Huge Ken Hawley archive of Sheffield Toolmaking

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Established Member
24 Jul 2007
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Great news!

Back in the mid 1960s, Ken Hawley was collecting all the hand tools and related items that Sheffield firms were giving up on. His huge personal collection is now housed in the gallery bearing his name at the Kelham Island museum. I've visited it several times and am glad to be able to say that I met Ken, just once, before he died.

He was very well aware how much information was at risk of being lost as companies closed and old craftsmen retired. Fortunately for us, he embraced the available tech at the time and made a lot of short cine films capturing a disappearing world of hand tool manufacturing, mostly with his own detailed commentary.

The Hawley Trust had made some of these available on DVD, but that's a dead format and copies have not been around for many years.

However, they have just uploaded over 60 videos to their YouTube channel!

These include treasures such as the last makers of bench and moulding planes at William Marples, auger making at Footprint, saw making, knife forging and much much more.

So go to

and watch them all! There's nothing else like it, unless you have a working time machine.
That should help a few hours slip by ! I look forward to the auger and gimlet forging.

I bought stuff from Ken Hawley's shop in Sheffield as a teenager. My dad loved the "We sell nowt but tools" tag line.
I watched the one on making boxwood rules. it is hard to imagine them being able to source the boxwood in sufficient sized pieces. a piece as thick as your wrist is hard enough to get now at a sensible price, and they had a lump that must have been 9" across on the table
From the Sheffield Knife video at 2:26; “the blade is hardened in a solution of whale oil to make it hard for grinding”. It must have been significantly easier to get petrochemical oils in the 1960s than Whale oil, so I wonder if there was a technical reason it was better, or just that was what had been used for the previous 200 years.
I love kelham island museum and also the surrounding areas. george Barnsleys workshop and all the other shops. not forgetting abbeydale etc. the whole place is like a roll call of toolmaking. btw I saw a superb condition pair of w marples ice skates brand new in the box.£15 at the car boot. I learnt a long time ago that joiners toolmakers a separate trade was spokeshaves and ice skates. weird!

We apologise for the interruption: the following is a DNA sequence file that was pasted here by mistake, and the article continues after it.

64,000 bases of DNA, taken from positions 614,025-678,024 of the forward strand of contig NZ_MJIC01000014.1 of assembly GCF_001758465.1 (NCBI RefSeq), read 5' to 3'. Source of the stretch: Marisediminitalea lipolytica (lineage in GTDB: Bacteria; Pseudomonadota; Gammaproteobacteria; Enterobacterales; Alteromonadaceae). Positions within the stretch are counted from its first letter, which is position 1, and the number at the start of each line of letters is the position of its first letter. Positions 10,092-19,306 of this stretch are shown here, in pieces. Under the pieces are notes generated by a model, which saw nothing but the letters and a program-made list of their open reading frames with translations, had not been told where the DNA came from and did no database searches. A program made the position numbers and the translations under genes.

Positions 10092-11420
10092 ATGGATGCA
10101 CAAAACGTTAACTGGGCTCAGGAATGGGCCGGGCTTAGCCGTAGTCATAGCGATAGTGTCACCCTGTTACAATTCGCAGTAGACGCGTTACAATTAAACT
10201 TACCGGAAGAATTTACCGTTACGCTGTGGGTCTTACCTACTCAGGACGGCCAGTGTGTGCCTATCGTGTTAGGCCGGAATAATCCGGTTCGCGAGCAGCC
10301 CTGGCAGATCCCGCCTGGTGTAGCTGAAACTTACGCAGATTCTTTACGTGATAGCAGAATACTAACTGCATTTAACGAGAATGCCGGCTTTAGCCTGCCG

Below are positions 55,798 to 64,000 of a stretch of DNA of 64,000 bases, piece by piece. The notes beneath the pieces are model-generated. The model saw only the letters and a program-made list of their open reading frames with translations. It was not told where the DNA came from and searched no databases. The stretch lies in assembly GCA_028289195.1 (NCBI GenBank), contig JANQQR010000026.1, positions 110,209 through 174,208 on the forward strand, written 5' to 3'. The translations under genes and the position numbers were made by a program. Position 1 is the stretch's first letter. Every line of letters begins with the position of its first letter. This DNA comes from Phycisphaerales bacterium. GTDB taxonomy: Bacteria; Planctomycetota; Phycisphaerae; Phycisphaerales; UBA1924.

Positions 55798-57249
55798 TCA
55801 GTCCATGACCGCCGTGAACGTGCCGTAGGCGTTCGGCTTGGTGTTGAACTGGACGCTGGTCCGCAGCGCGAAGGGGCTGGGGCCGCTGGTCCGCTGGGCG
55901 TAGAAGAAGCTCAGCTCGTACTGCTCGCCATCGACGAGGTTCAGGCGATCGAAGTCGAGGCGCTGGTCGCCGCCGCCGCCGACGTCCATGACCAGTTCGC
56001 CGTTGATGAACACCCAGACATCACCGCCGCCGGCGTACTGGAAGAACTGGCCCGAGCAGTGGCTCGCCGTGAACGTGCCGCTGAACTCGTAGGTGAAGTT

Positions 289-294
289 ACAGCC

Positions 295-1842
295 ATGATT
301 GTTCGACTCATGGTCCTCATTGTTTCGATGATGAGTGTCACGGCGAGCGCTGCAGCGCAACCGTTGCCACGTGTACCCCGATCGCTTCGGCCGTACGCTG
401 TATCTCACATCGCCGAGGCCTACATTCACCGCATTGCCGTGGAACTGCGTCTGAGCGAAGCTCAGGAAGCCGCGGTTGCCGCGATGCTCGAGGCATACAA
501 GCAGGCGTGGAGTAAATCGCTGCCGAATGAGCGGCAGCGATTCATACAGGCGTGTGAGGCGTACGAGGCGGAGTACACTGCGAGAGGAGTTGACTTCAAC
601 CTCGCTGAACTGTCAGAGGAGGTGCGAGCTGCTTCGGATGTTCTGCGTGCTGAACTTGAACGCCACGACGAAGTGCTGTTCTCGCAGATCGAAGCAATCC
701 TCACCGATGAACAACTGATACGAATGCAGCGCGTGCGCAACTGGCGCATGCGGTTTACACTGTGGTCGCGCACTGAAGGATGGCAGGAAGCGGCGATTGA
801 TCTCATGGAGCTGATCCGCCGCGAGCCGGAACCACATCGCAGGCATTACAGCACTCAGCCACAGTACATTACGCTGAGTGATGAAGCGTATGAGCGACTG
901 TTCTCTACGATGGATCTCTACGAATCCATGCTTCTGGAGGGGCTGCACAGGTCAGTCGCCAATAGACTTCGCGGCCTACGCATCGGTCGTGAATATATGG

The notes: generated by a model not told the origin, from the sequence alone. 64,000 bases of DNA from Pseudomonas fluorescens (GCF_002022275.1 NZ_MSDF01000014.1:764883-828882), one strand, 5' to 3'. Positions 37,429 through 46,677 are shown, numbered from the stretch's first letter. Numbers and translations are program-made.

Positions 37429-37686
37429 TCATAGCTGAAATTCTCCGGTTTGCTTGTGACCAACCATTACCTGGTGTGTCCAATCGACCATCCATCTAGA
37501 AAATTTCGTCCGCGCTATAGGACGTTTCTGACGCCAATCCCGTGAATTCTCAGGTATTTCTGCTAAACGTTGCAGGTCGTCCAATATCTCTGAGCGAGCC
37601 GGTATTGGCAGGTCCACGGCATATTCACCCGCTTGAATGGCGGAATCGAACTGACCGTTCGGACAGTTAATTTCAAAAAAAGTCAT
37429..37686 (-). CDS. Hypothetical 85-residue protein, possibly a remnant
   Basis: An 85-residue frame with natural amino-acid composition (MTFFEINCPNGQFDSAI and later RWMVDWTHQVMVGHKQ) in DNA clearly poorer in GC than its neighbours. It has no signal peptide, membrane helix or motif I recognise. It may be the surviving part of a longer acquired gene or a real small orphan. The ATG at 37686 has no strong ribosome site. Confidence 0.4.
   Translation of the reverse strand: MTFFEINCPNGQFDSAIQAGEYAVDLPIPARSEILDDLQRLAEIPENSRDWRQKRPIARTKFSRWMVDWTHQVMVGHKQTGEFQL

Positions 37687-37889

I still find it amazing that the raw material for crucible steel was brought all the way from Sweden. as it was charcoal processed therefore free from impurities. I read a forum post on whether x chisel was regarded as better than y chisel in 1850? what I do know is steel was very heavily graded. so someone like say addis(w and p)would choose the very best steel possible for carving tools. I doubt joiners chisels would use that expensive material. herring brothers also used the finest appropriate grade for making carving tools. a joiners chisel of any sort would not have the hardness or consistency of these higher end tools I reckon.
as the date of manufacture goes back then the differences tend to merge together. until eventually the steel was not cast(crucible) steel but produced using various inferior methods (german steel etc). hence why cast steel became a mark of overall quality.
abbeydale also produced crucible steel in large quantities upto ww2.
Thanks for this Andy and perfectly timed indeed.

Was going to tune and learn how to use my woodies rebate, plough, molding planes, with view to a demo small shelving unit, for the kids, as to why "new isnt always the best".

Might have to save that tuning till Sunday now ;)

Fantastic, Andy.
We can only wonder at the skill of these old craftsmen.
Just watched Albert Bock make a wooden bench plane. It looked like casual hacking with his chisels as he made the throat and mouth, and fitted the handle, no jigs, no measuring, all just by eye. Incredible.
I have a wooden jointer mouldering away in my workshop, together with a smoother that belonged to my dad. I think i’ll get them out, if only to stop the rot.
Yes indeed. That line about going on a week's holiday and then having to harden up his shoulder to push the paring chisel... the break had left it "like a lump of raw liver". :whistle:
Die Sinker - Stan Minskip (1980)

"This material is very tough to cut, high carbon and high chrome........"

3.31 "Oh that's gone for a Burton !" as he snaps his chisel.

Was it a beer or a black suit I wonder.
so I wonder if there was a technical reason it was better, or just that was what had been used for the previous 200 years.

Watching the "sheep shear making".........he mentions "Whale oil has a high flashpoint"...........he also mentions at 6.32 "quenched in whale type oil, used to be oil from the sperm whale's head, now we're environmental friendly ;), and we use Whale type oil".

Don't watch the Auger Making - Footprint Tools (1993)....

You might run out and purchase a delightful set of Cornelius Whitehouse, solid nose augers.....(only if your weak willed that is:whistle:).

Today, my 12" wheelbrace and 1" solid nose auger made it through the 3" seasoned pine at 8 Degree incline beautifully.

Ironically footprint bought the Cornelius brand I believe.